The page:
According to a recent piece in the Stanford Daily, some college students, as part of the Occupy Wall Street movement, are starting to object to the presence and power of corporate recruiters on college campuses.
As Stanford senior Teryn Norris writes:
As the financial industry’s profits have increasingly come from complex financial products, like the collateralized debt obligations (CDOs)… the result has been a major reallocation of top talent into financial sector jobs, many of which are “socially useless,” as the chairman of the United Kingdom’s Financial Services Authority put it. This over-allocation reduces the supply of productive entrepreneurs and researchers and damages entrepreneurial capitalism, according to a recent Kauffman Foundation report. Many of these finance jobs contribute to volatile and counter-productive financial speculation. Indeed, Wall Street’s activities are largely dominated by speculative security trading and arbitrage instead of investment in new businesses. In 2010, 63 percent of Goldman Sachs’ revenue came from trading, compared to only 13 percent from corporate finance.
Why are graduates flocking to Wall Street? Beyond the simple allure of high salaries, investment banks and hedge funds have designed an aggressive, sophisticated and well-funded recruitment system, which often takes advantage of student’s job insecurity. Moreover, elite university culture somehow still upholds finance as a “prestigious” and “savvy” career track.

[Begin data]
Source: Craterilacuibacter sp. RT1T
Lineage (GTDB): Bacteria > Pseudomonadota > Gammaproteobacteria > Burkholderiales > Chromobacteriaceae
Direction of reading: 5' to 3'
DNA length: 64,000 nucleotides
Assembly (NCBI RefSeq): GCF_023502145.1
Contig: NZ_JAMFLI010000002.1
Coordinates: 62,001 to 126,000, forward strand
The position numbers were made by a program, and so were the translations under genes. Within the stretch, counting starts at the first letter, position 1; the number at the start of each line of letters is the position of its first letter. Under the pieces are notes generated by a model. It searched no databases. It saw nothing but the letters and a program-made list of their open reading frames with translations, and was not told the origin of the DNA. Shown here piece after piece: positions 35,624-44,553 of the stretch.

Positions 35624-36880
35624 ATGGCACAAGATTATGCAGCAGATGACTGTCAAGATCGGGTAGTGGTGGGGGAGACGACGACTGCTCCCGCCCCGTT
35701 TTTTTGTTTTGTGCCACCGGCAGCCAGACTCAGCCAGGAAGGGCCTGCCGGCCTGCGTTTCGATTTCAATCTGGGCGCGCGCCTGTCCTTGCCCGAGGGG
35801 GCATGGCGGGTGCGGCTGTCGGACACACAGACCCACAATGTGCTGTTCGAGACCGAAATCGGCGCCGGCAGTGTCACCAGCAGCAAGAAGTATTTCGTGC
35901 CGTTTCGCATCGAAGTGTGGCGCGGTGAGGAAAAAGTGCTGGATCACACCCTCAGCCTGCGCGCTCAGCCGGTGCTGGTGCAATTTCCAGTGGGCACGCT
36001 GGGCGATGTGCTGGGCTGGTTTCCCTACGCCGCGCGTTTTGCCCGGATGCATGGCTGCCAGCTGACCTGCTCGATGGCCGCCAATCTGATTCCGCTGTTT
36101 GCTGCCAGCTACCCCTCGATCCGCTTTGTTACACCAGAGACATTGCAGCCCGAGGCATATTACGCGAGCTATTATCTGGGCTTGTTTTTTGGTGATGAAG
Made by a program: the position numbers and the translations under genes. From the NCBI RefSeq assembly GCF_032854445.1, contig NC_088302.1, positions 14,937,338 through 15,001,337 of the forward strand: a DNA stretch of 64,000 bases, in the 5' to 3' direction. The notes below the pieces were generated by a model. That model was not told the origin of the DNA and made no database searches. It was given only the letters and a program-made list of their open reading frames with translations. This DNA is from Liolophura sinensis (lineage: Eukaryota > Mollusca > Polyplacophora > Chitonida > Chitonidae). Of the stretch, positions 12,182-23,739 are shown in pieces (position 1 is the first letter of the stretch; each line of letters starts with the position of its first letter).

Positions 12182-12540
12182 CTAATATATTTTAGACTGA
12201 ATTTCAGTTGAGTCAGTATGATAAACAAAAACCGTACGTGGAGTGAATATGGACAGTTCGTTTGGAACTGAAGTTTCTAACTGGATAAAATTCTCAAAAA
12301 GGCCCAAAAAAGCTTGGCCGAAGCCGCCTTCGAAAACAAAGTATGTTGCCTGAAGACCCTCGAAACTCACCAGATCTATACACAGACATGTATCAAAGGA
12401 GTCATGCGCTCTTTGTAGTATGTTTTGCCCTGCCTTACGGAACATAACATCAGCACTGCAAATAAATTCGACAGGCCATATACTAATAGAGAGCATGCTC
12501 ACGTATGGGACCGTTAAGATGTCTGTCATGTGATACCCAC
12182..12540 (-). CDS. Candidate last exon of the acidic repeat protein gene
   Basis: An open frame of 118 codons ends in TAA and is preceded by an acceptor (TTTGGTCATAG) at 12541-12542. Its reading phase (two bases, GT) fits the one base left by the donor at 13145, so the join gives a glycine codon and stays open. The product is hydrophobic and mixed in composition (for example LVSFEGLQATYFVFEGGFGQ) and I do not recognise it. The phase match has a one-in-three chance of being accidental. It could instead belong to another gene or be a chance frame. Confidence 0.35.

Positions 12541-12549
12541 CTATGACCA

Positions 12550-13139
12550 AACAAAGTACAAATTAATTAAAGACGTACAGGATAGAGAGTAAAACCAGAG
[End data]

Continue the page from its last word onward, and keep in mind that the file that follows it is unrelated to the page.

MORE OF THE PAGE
As he explains, it’s not that he wants college graduates to stop working in finance altogether:
The United States needs a strong financial sector, we realize that some of these jobs are productive. What we’re extremely concerned about is the over-supply of some of America’s top talent to many of these firms — and firms that helped create the conditions for a Great Recession, which has extremely blighted the lives for millions of Americans.
What he wants, in fact, is something more complicated. “Universities should consider similar incentives [like loan forgiveness] for undergraduates, designing proactive, long-term strategies to encourage alternative career tracks.”
Well, I suppose, but it’s actually sort of hard to argue that it’s the universities that are responsible for tracking students into finance. Investment banks and hedge funds have a strong recruitment system, but that’s just the icing on the cake. Students want these jobs because they pay well. Incentives for undergraduates might be fruitful but it’s pretty hard to make “socially productive careers in public service, entrepreneurship and scientific research” look as attractive as finance; they’re just not as lucrative.